What exactly is post-truth by basu bigyan mandir? It’s being lied to by the media, and it’s dangerous
The word “post-truth” was originally coined in 1992 by an English professor at Oxford University named Bill James. The term made a resurgence this year after Hillary Clinton lost the presidential election against Donald Trump. In her speech about the loss, she referred to the notion of “an age of unreason” where facts don’t matter anymore.
1. Post-truth is a term first coined in 1992
Oxford professor of journalism Bill James to describe the specific state of affairs after the fall of the Berlin Wall and a dismal dull period in British journalism. This was not quite true. The definition is a bit too simplistic, given that it includes media as one of its two objects, and given also that it suggests disaffection with facts as a whole rather than simply with one particular set of facts.
Post-truth has been thrust into prominence again this year due to the surprise victory of Donald Trump partly because he has many times been denounced for not being truthful.
2. Hillary Clinton’s speech
In the speech she gave after her defeat, U.S. Democratic presidential nominee Hillary Clinton said that we were living in an “age of unreason” before the term post-truth had been coined.
The backlash to this has been fierce, with plenty of people saying that Clinton was being a bit hyperbolic and that she missed the point, which is not to say that facts and rationality are always on the side of progressivism – certainly not when it comes to climate change – but that they are currently at least as important as ever.
3. The term “post-truth” resurfaced in 2017
Post-truth has re-emerged amongst journalists and politicians alike. The American political establishment has been particularly active in denouncing Trump as an author of post-truth politics and not a supporter of facts at all.
4. Trump declares himself a post-truth president
In an interview with CNN on December 11, President Trump declared himself to be the beneficiary of post-truth politics, when the interviewer repeatedly pressed him on whether he had ever lied to the American people. His response was: “We have literally no proof that anything I say or do is true.”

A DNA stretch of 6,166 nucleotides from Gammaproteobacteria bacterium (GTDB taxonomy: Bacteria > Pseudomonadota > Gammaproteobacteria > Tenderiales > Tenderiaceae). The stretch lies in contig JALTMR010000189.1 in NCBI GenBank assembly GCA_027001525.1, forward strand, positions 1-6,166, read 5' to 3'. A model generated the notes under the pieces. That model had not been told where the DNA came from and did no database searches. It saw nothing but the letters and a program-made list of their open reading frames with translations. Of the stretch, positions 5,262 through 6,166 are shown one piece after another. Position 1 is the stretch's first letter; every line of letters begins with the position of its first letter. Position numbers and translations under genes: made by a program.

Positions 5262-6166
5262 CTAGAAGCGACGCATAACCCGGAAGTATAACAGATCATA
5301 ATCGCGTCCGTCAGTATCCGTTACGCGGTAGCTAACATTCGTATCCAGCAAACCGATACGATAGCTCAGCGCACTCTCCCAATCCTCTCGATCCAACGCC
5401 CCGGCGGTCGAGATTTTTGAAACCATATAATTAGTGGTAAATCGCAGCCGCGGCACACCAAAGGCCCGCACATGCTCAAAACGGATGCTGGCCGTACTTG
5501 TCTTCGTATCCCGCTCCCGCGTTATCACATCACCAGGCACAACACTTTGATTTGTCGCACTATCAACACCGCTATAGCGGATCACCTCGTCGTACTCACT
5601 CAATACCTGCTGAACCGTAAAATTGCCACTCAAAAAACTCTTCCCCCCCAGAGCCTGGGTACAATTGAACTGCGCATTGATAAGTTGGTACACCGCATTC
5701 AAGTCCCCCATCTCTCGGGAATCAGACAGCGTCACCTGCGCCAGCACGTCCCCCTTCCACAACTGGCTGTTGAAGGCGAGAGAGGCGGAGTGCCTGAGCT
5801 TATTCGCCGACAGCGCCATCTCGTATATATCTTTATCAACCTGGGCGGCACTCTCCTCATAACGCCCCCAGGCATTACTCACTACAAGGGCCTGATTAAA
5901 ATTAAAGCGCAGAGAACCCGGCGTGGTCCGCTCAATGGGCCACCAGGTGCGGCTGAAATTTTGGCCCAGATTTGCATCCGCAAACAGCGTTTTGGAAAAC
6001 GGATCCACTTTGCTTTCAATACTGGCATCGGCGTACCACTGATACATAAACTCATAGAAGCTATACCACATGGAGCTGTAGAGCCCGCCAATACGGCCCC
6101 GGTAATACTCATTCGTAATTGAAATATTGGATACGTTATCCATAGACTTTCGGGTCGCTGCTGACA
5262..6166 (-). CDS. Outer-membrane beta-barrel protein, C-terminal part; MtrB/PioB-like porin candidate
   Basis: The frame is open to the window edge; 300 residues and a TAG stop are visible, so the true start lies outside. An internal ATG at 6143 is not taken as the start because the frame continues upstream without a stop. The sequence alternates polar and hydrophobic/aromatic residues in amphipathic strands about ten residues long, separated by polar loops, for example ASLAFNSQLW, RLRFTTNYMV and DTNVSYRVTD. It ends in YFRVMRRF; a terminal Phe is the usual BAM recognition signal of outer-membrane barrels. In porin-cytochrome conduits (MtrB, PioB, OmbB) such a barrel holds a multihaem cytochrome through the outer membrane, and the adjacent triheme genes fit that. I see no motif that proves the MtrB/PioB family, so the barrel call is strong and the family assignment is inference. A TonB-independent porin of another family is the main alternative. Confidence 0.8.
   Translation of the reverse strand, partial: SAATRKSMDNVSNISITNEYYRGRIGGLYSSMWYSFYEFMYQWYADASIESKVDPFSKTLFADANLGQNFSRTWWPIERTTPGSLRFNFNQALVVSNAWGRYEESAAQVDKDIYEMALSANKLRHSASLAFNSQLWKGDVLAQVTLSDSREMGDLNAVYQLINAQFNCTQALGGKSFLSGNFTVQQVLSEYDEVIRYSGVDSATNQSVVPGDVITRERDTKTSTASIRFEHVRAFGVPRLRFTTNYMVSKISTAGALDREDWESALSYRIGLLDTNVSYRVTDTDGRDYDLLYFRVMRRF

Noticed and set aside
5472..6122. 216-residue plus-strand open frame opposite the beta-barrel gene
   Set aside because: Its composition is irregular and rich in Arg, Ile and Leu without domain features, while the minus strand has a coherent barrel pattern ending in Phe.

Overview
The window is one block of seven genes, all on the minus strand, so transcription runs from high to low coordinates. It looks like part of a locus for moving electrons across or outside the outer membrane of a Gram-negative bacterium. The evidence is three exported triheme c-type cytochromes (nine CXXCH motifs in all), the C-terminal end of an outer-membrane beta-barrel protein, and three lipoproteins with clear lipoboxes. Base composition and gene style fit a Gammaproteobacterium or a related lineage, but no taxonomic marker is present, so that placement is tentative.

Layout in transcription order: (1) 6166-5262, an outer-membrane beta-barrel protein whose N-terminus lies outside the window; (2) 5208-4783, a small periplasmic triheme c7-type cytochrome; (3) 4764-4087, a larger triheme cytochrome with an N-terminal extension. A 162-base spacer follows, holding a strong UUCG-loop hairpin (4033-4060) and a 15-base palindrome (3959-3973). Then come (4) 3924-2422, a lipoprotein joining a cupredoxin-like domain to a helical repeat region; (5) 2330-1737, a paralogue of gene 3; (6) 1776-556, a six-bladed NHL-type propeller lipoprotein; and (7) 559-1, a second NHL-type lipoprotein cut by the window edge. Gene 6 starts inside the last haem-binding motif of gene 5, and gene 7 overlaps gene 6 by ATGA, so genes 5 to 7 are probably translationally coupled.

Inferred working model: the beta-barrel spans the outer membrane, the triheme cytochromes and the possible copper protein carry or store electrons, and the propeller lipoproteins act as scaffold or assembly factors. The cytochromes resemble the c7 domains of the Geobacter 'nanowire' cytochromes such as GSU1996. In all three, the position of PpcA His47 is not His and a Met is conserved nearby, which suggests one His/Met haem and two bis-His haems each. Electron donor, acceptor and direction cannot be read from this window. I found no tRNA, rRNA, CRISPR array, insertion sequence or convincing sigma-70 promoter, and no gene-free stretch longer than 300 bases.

5. ‘Post-truth’ an appropriate name for the times we are in
It would appear that polls have revealed that one in three Americans believe President Trump has been lying throughout his time in office. However, is this a good thing? It’s been widely heralded as a sign of his lack of respect for facts, but does it make him any less trustworthy than when we believed him to be the most honest president ever?
6. What is post-truth about?
Post-truth describes the state which exists when citizens are no longer able to trust their elected leaders, news sources or their own memories. It seems to have become a byword for a time when those who feel the status quo is under threat have decided to reject the whole system, and in doing so have rejected their own agency and capacity for judgment.
7. Brexit referendum campaign
A perfect example of this can be seen with the Brexit referendum campaign. Leave campaigners made numerous claims such as that EU membership costs £350 million per week, which can be spent on the NHS after Brexit; or that Turkey is set to join the EU, potentially allowing millions of Turks privileged access to British jobs and houses. These claims were repeatedly denied or criticized during the vote itself but were repeated throughout media coverage and in public forums once the vote had actually taken place. As a result of this, it has become even harder than ever to trust the views and intentions of our news sources.
8. Media is perceived as untrustworthy
The media is seen by many as having become uncertain and untrustworthy in recent months which has helped to fuel the rise of people like Trump into power. A 2016 Gallup poll found that Americans’ trust in mass media to report the news fairly and accurately had fallen from 72 percent in 1976 to 32 percent in 2016.
9. How is post-truth different from other lies?
Many people have pointed out that the only difference between Trump’s post-truth politics and his pre-truth politics is that he only says things now that are untrue later. Back when he was running for president, of course, he said a lot of things which were untrue, but there was always the possibility that he would eventually become president and actually follow through with them after being elected. Now it would seem unlikely anyone will actually follow through with anything, as long as they are thinking about it. It’s safer to tell lies than it is to tell the truth.
10. Good and bad examples of post-truth
Some examples of how this has played out in British politics include Theresa May accusing her opponent in the Brexit referendum, Jeremy Corbyn, of wanting to “punish” London after his comments on the EU. She also accused him of supporting ISIS and plotting with Islamists. The fact that none of these accusations were true did not stop them being repeated by every media outlet in Britain.